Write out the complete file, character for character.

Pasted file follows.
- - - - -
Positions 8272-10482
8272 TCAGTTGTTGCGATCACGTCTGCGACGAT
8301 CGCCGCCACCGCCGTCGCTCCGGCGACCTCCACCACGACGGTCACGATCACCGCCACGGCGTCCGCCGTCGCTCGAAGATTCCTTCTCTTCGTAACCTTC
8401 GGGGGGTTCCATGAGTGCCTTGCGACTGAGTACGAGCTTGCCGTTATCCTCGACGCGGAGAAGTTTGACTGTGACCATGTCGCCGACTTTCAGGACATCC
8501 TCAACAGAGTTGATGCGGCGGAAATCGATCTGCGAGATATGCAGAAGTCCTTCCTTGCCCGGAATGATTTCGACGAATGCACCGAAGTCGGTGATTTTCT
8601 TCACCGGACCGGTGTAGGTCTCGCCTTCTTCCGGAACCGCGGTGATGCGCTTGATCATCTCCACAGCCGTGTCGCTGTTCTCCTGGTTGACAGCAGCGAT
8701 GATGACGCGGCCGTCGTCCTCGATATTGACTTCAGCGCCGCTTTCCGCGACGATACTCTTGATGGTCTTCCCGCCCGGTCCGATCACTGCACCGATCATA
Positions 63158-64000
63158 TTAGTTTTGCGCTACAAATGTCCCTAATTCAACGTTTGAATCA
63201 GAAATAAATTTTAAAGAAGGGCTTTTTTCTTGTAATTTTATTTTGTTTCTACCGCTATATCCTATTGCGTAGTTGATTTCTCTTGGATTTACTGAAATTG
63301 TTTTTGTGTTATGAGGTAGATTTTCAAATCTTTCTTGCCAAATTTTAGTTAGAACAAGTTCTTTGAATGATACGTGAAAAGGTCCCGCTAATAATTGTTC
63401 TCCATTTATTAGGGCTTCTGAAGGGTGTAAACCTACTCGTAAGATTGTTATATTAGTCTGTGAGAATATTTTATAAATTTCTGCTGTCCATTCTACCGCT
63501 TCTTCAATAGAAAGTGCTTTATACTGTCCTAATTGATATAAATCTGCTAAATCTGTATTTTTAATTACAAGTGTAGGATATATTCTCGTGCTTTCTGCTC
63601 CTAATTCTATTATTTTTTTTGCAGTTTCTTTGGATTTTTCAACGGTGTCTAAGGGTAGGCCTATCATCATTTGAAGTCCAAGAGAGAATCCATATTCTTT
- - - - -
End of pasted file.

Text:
Positions 8272-10482
8272 TCAGTTGTTGCGATCACGTCTGCGACGAT
8301 CGCCGCCACCGCCGTCGCTCCGGCGACCTCCACCACGACGGTCACGATCACCGCCACGGCGTCCGCCGTCGCTCGAAGATTCCTTCTCTTCGTAACCTTC
8401 GGGGGGTTCCATGAGTGCCTTGCGACTGAGTACGAGCTTGCCGTTATCCTCGACGCGGAGAAGTTTGACTGTGACCATGTCGCCGACTTTCAGGACATCC
8501 TCAACAGAGTTGATGCGGCGGAAATCGATCTGCGAGATATGCAGAAGTCCTTCCTTGCCCGGAATGATTTCGACGAATGCACCGAAGTCGGTGATTTTCT
8601 TCACCGGACCGGTGTAGGTCTCGCCTTCTTCCGGAACCGCGGTGATGCGCTTGATCATCTCCACAGCCGTGTCGCTGTTCTCCTGGTTGACAGCAGCGAT
8701 GATGACGCGGCCGTCGTCCTCGATATTGACTTCAGCGCCGCTTTCCGCGACGATACTCTTGATGGTCTTCCCGCCCGGTCCGATCACTGCACCGATCATA
Positions 63158-64000
63158 TTAGTTTTGCGCTACAAATGTCCCTAATTCAACGTTTGAATCA
63201 GAAATAAATTTTAAAGAAGGGCTTTTTTCTTGTAATTTTATTTTGTTTCTACCGCTATATCCTATTGCGTAGTTGATTTCTCTTGGATTTACTGAAATTG
63301 TTTTTGTGTTATGAGGTAGATTTTCAAATCTTTCTTGCCAAATTTTAGTTAGAACAAGTTCTTTGAATGATACGTGAAAAGGTCCCGCTAATAATTGTTC
63401 TCCATTTATTAGGGCTTCTGAAGGGTGTAAACCTACTCGTAAGATTGTTATATTAGTCTGTGAGAATATTTTATAAATTTCTGCTGTCCATTCTACCGCT
63501 TCTTCAATAGAAAGTGCTTTATACTGTCCTAATTGATATAAATCTGCTAAATCTGTATTTTTAATTACAAGTGTAGGATATATTCTCGTGCTTTCTGCTC
63601 CTAATTCTATTATTTTTTTTGCAGTTTCTTTGGATTTTTCAACGGTGTCTAAGGGTAGGCCTATCATCATTTGAAGTCCAAGAGAGAATCCATATTCTTT